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Archaeological sites

Archaeological sites

Sendero 4. Faro de la Punta de Torrox y yacimiento romano visitable

 

Archaeological sites are places where a concentration of archaeological ruins (objects, buildings and the remains of environmental systems) can be found. The ruins of man-made buildings can be found there as well as devices, structures, floors and some other ‘anomalies’ which can be perceived in this kind of zones. The ruins can be observed right on the surface or by digging in the ground.

Málaga's Coast was visited by numerous civilizations, some of which left their traces. Some of the sites, which cannot be all visited by tourists, as well as their location and functions will follow.

  • Cerro de Los Castillejos (a hill in Manilva). This Heritage of Cultural Interest is one of the ten most impoprtant sites from the late Bronze Age in Andalucía. The ruins formed part of a fortress from the 8th century BC.
  • Baños de la Hedionda (Casares). These Roman baths, which were refurbished by Arabs, have sulphurous water rich in iron.
  • Fortress and Arab Wall Ruins (Casares). You can access the fortress through Puerta de la Villa entrance which is at the top of the village.
  • Las Torres Site (Estepona). This is an archaeological site with an old Roman villa.
  • Site at Parque Antena (Estepona). This is a place where a centre of a Roman town can be found.
  • An early-Cristian Basílica (Marbella, close to the beach). This is one of the most important sites in Spain. The foundations of the basilica, as well as a cemetery can be found together with some items of archaeological importance, such as earthenware vessels, jewels and coins, which can be related to funerals.
  • Roman Villa at the Río Verde River Banks (Marbella). These ruins have its origins in the 1st century AD. Some pieces of pottery, marble and metal objects can be found there. Its floor represents mosaics made of tiny color pieces called 'tesellae'.
  • Guadalmina Hot Baths. This historical and art monument is places in Linda Vista Residencial Zone in San Pedro de Alcántara in Marbella. There are also baths from the beginning of the Roman Empire.
  • Finca del Secretario Farmstead (Fuengirola). This site on the right riverbank of the Pajares Stream contains Roman ruins. Some finest objects, such as the Venus of Fuengirola and farming tools, as well as baths were found there.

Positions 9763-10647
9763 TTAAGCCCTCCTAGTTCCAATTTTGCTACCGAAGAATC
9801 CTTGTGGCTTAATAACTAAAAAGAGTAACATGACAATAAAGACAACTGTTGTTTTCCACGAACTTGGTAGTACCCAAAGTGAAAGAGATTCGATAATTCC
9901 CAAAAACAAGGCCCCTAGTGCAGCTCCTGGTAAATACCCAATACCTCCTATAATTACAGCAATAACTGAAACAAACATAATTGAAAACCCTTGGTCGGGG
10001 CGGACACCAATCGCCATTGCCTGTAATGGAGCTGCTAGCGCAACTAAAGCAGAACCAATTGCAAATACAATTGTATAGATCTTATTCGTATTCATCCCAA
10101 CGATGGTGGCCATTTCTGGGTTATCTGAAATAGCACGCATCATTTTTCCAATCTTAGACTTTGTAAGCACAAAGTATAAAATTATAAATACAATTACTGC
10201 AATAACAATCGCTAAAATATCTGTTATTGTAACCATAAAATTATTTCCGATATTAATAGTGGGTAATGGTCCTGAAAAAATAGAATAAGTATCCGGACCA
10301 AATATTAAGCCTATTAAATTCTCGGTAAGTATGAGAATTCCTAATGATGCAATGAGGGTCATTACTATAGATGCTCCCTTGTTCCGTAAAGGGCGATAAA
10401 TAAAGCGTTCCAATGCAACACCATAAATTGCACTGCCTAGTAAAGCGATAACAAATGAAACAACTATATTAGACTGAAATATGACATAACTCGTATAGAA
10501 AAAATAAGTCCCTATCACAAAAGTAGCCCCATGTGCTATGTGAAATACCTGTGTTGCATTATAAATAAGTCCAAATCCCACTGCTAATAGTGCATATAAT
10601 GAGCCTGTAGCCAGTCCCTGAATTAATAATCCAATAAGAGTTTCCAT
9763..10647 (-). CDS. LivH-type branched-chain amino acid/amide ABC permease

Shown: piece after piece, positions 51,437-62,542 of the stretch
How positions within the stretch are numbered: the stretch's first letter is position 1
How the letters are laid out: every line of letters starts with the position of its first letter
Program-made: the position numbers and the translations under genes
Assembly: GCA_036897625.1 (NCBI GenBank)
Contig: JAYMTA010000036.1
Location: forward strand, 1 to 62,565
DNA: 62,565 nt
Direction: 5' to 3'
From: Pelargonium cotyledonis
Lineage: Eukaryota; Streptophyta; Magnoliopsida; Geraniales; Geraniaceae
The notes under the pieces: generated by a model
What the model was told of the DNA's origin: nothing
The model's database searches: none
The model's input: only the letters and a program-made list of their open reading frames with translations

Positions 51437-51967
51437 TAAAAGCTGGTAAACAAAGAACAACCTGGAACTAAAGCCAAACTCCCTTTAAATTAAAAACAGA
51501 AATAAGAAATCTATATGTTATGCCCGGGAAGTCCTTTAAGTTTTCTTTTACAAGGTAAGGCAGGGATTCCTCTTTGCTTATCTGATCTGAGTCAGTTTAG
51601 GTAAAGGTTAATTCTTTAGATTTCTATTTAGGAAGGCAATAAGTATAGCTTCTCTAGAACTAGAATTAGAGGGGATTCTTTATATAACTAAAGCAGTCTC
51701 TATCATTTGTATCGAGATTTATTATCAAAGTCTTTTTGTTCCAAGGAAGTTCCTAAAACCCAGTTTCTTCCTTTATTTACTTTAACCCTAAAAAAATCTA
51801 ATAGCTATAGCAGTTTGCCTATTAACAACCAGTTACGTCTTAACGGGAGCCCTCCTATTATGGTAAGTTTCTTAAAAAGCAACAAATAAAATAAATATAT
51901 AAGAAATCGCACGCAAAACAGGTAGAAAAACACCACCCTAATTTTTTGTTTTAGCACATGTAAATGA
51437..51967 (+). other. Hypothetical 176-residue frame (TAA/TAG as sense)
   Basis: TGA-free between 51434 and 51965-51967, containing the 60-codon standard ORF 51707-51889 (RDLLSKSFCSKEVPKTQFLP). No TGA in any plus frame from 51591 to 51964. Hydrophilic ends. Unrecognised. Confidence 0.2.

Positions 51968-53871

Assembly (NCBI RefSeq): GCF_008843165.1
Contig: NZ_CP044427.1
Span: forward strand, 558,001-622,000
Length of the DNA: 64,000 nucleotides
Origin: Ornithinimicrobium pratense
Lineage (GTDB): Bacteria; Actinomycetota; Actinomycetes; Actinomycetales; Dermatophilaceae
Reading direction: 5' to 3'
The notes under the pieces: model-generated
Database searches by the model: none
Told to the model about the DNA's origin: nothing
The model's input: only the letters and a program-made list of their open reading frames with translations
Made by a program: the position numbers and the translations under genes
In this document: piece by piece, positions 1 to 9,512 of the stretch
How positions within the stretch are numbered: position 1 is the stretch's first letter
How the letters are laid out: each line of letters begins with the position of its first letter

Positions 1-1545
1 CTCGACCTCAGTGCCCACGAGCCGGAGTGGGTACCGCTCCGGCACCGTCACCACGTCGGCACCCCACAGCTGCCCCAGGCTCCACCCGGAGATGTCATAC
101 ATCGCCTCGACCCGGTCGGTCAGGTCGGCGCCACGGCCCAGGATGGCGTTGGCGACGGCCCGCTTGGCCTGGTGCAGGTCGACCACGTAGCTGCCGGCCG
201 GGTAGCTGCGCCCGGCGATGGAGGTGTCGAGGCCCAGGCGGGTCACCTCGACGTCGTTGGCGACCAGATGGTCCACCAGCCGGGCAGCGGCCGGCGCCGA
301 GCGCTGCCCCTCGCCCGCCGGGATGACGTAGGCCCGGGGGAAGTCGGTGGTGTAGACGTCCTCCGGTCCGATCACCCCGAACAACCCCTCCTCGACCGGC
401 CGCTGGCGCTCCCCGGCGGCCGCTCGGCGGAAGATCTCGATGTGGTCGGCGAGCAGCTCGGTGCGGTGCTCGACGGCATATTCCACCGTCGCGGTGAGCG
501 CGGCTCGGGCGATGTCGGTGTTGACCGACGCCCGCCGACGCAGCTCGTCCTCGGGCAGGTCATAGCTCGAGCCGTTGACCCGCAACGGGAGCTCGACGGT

• Torreblanca del Sol (Fuengirola). at this place the ruins of Roman baths from the 1st century, food factory from the 4th century and Visigothic cemetery can be found.
  • Casa de la Viña (Vélez-Málaga), La Axarquía. Here, you can see a watchtower, a farmhouse, and a grave.
  • Trayamar Cemetery (Algarrobo) This is the most important Palaeo-Punic necropolis in the occidental part of the Mediterranean. The ruins come from the 7th century BC. The jewels and other funeral objects are in the Archaeological Museum of the Province of Málaga.
  • Roman Ruins in Torrox. This is an archaeological complex from the period between the 1st and the 4th century AD in Faro de Torrox, where Castillo Bajo (Lower Castle) used to be found. It consisted of hot baths, houses with mosaics and ovens made of clay which were used to produce amphorae for making sauces and salted fish for fishing factories, whose pools were used in the later cemetery. The part which can be visited today, consists of several rooms that are distributed around a small atrium.
  • La Alcazaba (the Citadel in the City of Málaga). The citadel was built in the 11th century and it is one of the most important military buildings from the Muslims reign in Spain. It is formed by two walled parts, Nazarite kings' palace, caliph arcade and a tower which is currently the head office of the Archaeological Museum of the Province.
  • Gibralfaro Castle (the City of Málaga). This fortress dates back to the 14th century and it was built to protect the citadel. Inside of it is the Interpretation Centre. It also embraces wells, ovens for bread making, and some old munition dumps.
  • Roman Theatre at the bottom of the Alcazaba in Málaga. It still preserves a room called 'proscaenium', where the entrance to this part is, the ruins of the part called ‘orchestra', a big part of the theatre with thirteen rows and the 'vomitorium'.